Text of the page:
Lynn Barten stood up in a conference room Sunday morning in St. Paul and gave a stump speech for a campaign she isn’t running – not yet, anyway – before a roomful of people who couldn’t vote for her anyway.
Barten, an AFSCME member from Alexandria, was one of more than 70 people who enrolled in the Minnesota AFL-CIO’s Path to Power training, a two-day boot camp in the most basic skills necessary to run an effective campaign for public office – skills like messaging, fundraising, networking and, yes, writing a stump speech.
“There are all these things like messaging, how you present yourself, how you sell your campaign,” Barten said. “It’s campaign basics, but had I thought of it before? Probably not.
“If it weren’t for an event like this, I’d just be doing everything on Google, searching for how to write a stump speech.”
The best advocates
When union members like Barten win election to public office, they make the best advocates for working families. That’s the idea behind the new Path to Power initiative, introduced by the Minnesota AFL-CIO last year.
In many ways, program coordinator Bill Emory said, Path to Power is a response to the proliferation of attacks on the middle class. Corporate-backed lobbying groups like ALEC have turned state capitols into battlegrounds for workers’ rights, and billionaires like Michael Bloomberg are using personal fortunes to push their agendas on an increasingly local level.
“We need more people at all levels of government who actually know what it’s like to balance a checkbook on a middle-class paycheck, know what kind of impact unions have on building a stronger, more fair economy and know how important it is that our public dollars are spent well,” Emory said.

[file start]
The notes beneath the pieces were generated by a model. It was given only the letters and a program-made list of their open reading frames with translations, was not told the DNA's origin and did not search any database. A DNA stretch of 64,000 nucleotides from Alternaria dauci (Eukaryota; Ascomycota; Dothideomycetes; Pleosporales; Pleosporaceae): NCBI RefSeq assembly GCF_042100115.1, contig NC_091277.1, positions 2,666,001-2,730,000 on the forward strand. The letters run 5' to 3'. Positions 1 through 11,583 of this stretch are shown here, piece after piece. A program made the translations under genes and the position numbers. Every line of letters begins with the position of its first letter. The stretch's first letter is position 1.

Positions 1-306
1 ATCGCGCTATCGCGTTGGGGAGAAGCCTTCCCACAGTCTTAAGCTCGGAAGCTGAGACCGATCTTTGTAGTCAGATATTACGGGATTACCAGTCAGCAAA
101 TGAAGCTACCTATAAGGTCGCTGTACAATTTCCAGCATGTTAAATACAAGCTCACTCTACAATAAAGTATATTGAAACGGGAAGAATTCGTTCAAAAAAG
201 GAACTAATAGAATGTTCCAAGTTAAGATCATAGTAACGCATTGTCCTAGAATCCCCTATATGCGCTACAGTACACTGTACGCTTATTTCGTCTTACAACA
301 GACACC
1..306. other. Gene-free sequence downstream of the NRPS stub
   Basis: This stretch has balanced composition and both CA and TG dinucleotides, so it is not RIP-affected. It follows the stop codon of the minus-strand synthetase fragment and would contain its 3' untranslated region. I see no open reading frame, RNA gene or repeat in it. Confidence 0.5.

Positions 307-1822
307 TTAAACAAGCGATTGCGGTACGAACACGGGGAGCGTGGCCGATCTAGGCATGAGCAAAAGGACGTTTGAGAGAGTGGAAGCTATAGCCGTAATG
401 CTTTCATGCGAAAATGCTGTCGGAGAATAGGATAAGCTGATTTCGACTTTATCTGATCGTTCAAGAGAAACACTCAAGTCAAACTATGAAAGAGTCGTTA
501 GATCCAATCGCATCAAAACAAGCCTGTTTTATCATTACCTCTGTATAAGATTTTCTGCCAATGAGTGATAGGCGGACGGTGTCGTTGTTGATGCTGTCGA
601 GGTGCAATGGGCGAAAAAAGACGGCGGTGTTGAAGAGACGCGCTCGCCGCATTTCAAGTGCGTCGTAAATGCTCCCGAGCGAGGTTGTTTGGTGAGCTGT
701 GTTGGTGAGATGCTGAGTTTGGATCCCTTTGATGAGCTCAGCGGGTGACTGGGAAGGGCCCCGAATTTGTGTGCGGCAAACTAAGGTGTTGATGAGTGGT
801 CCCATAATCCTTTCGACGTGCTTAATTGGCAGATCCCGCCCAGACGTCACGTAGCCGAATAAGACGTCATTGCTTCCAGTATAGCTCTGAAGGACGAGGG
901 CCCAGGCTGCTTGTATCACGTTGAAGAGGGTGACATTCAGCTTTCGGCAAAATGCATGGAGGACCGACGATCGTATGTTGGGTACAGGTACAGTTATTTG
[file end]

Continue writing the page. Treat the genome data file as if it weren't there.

The Minnesota AFL-CIO, the state’s largest labor federation, hopes Path to Power will create a “pipeline” of leaders capable of standing up for the labor movement and its values. The state federation teamed with the national AFL-CIO to develop curriculum for the training.
“We want to make sure that union members have the best preparation possible before they run for office,” Emory said.
Participation in the training was not restricted to union members. Ira Jourdain, a losing candidate for school board in Minneapolis last year, enrolled in the training to increase his familiarity with unions, how they operate and how their issues relate to campaigns like his.
“It was an eye-opening experience,” he said. “I had so many people, even after the election, who were part of a union tell me to run again. Being here today, I’m learning more about making connections with unions and other groups sooner in the campaign.”
Emory said there appears to be a strong appetite for Path to Power candidate trainings among union members and the progressive community. Registration for the first training more than doubled expectations, and already 15 people have signed up for a second training April 25-26.
“I hope that participants will come away feeling confident that they can build a team of committed volunteers, communicate a strong message that includes a focus on economic justice, raise money, talk to voters and do all those things they’ll need to do to run for office successfully,” Emory said.
Barten, who is eyeing a run for Minnesota House of Representatives, said the training moved her one step closer to taking the plunge.
“I was so excited to be here today,” Barten said. “Putting these tools in my toolbox gives me a little more confidence that I really can do this. Maybe it’s not that tough.”